GTX 260 as PhysX
I just upgraded from a GTX 260 to a GTX 580, and I was just wondering if its worth plugging the GTX 260 into my computer and setting it as the PhysX card, and leaving the GTX 580 for purely graphics rendering?
Quote:Also, I should note, I'm running a P7P55D-E Pro Motherboard from Asus. If I put two GPUs in, they'll be runnning at x8. Is this going to affect my graphics?
as far as physx games are concerned. you'd see more fluid/smoother gameplay (in theory) if you use a gtx580 + 260 for physx even if both are running @ 8x compared to a single gtx580 doing it's own physx acceleration sans the 260 @ 16x.
I have said this before do some benchmarks of the physx games and application that You personally use with and without the dedicated only then base your decision on what to use. Some games can see large improvements over a single card or two cards in sli when physx is dedicated to a card out side the normal rendering but only if the system can take the extra load. If there is nothing to hold it back and there are gains to be seen you will notice them. Physx is capped as to how much it can use of any card's resources and is not distributed across multiple cards in sli. It is one Cuda or Physx application to one gpu at a time. The physx is integrated in the engine of supported games and counts as a single app.
The physx load cap for just about any card thus observed is around 47%.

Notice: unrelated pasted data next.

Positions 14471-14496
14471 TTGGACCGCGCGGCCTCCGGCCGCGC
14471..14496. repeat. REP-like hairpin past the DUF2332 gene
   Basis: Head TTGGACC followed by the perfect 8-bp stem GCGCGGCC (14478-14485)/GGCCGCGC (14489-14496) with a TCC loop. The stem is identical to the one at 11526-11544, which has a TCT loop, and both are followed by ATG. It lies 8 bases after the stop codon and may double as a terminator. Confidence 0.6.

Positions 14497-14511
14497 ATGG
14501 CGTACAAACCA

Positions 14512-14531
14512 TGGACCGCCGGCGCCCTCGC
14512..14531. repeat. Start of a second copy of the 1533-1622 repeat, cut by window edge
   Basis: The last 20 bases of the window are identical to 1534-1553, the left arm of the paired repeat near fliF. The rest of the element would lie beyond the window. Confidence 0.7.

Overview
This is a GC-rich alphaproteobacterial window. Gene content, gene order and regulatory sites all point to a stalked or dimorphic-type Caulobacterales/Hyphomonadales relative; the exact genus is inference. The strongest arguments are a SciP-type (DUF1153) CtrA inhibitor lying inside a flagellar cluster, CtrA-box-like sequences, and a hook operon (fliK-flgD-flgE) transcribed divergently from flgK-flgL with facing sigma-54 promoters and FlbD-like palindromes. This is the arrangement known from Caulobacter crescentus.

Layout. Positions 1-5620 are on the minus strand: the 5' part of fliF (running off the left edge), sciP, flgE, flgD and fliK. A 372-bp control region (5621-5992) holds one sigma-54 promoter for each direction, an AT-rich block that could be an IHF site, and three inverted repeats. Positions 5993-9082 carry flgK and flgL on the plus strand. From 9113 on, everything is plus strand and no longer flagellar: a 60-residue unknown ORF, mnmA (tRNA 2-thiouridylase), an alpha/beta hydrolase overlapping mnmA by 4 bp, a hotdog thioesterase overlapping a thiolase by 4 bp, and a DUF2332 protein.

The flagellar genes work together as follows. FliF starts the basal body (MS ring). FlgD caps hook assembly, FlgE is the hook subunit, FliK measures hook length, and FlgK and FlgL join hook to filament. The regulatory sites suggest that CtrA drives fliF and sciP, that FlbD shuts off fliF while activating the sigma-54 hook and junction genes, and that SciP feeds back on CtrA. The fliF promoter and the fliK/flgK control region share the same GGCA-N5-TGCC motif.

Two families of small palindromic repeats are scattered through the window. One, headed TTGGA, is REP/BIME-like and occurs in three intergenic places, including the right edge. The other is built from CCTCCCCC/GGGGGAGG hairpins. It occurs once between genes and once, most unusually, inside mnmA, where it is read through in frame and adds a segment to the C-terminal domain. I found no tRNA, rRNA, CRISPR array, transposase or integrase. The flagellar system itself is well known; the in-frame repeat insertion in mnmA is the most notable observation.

Power wise that gtx 260 will never hit full load in normal gaming when dedicated as a physx card so power shouldn't be an immediate issue.
One added benefit, if it applies to you, is that if you use 2 monitors for an extended desktop, the physX card can drive it. The reason this is more advantageous over plugging both into the same card, is that a single card cannot idle at low clock speeds in order to drive two monitors at once. This causes much higher temps when at the desktop.
Ritz61190 said:So to do benchmarks to test running x16 vs x8 and test PhysX running on GTX 580 or dedicated GTX 260, what programs do you guys recommend?
You'd have to have a game that supports GPU accelerated PhysX. Do you have any?
Mass Effect, Maphia II, Batman AA, Metro 2033 (this uses so little, it's not a good choice), Sacred 2 are a few. There are about 20 in total. If you don't have these games, you won't see any difference.
bystander said:One added benefit, if it applies to you, is that if you use 2 monitors for an extended desktop, the physX card can drive it. The reason this is more advantageous over plugging both into the same card, is that a single card cannot idle at low clock speeds in order to drive two monitors at once. This causes much higher temps when at the desktop.
I'm in the same situation as the OP. I've got a Gigabyte gtx 260 soc,
and I've got a Gigabyte gtx 460 soc on the way.
Are there any instructions on how to set up this GPU/Physix? I've got a Corsair 750W with the needed cables for a second card.
And the ugly MSI X58 Pro ATX board.
Currently have the 260 in the top slot. Could I just slap the 460 in the next slot, move my second monitor over to it and be done? Do I need the Sli ribbon?
I've seen the option in Nvidia's Control Panel to choose the Physix precessor. I assume that's where the 260 will show up if everything goes right.
I desperately need this second card to keep that load of 2 monitors off that first slot. I usually have to set the fan manually to keep it at temps I'm comfortable with. See, my IOH is right behind that dam card too in that first slot, and they're known to overheat very easily on this model board. I just recently learned what a strain two monitors puts on a gpu, so it's become a priority to fix. Thanks for reading this gibberish, and help would be appreciated.